"So, king of Egypt," is once mentioned in the Bible -- ( 2 Kings 17:4 ) So has been identified by different writers with the first and second kings of the Ethiopian twenty-fifth dynasty, called by Manetho, Sabakon (Shebek) and Sebichos (Shebetek).
so (co', although the Hebrew might be pointed cewe'; Assyrian Sib'u; Septuagint Segor, Soa; Manetho, Seuechos; Latin Sevechus; Herodotus (ii. 137), Sabakon):
In all probability the "Sabaeo" of Herodotus, the Shabaka, who founded the Ethiopian dynasty, the XXVth of Egyptian kings. His date is given as 715-707 BC (Flinders Petrie, History of Egypt, III, 281), but we may suppose that before his accession to the throne he was entitled to be designated king, as being actually regent. To this So, Hoshea, king of Israel, made an appeal for assistance to enable him to throw off the yoke of the Assyrian Shalmaneser IV (2 Kings 17:3). But Hoshea's submission to So brought him no advantage, for Shalmaneser came up throughout all the land and laid siege to Samaria. Not long after the fall of Samaria, So ventured upon an eastern campaign, and was defeated by Sargon, the successor of Shalmaneser, in the battle of Raphia in 720 BC.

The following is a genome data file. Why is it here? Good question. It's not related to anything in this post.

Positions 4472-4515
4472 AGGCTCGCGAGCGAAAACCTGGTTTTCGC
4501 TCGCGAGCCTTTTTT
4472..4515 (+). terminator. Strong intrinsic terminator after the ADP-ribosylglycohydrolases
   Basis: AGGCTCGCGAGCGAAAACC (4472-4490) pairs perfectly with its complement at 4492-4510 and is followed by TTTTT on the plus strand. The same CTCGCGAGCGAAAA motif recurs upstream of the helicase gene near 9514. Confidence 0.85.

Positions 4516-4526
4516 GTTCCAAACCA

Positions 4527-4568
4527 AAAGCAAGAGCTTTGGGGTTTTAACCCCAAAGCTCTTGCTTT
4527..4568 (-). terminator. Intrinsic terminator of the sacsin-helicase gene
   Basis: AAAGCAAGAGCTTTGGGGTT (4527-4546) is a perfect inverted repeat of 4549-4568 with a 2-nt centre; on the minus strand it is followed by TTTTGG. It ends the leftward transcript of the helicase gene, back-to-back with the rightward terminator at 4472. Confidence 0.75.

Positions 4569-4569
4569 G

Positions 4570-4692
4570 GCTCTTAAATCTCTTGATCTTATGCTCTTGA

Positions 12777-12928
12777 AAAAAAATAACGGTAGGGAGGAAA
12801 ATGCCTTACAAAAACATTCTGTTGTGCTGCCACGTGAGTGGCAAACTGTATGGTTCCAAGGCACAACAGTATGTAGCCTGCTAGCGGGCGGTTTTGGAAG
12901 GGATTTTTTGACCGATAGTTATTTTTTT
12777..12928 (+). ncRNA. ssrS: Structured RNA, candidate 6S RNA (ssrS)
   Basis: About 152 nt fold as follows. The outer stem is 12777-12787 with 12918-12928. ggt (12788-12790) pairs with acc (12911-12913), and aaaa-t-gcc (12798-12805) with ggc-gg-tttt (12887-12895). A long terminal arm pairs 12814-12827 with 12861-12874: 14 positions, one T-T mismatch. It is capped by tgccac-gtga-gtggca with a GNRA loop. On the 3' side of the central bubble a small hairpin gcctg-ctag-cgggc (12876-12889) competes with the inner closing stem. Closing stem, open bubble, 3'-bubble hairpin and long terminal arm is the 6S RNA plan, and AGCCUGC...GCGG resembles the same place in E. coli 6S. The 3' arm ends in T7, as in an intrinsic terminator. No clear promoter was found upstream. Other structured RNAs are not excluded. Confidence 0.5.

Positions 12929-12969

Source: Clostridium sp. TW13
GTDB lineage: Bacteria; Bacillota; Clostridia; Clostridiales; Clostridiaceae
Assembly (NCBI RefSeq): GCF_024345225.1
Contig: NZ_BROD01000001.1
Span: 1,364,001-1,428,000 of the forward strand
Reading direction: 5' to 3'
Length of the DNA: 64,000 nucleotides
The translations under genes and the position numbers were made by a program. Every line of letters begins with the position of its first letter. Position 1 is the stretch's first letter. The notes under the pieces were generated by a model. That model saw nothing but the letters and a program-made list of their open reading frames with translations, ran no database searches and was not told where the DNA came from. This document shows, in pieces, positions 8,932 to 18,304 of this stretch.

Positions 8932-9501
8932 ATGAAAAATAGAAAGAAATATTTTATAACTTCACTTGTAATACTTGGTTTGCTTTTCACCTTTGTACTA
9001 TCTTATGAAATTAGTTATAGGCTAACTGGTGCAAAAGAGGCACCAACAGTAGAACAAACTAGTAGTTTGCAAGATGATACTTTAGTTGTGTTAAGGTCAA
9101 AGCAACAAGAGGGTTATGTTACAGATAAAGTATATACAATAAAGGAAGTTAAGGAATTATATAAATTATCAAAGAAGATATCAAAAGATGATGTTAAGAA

Flinders Petrie, History of Egypt, III, 281; McCurdy, HPM, I, 422; Schrader, COT, I, 261.
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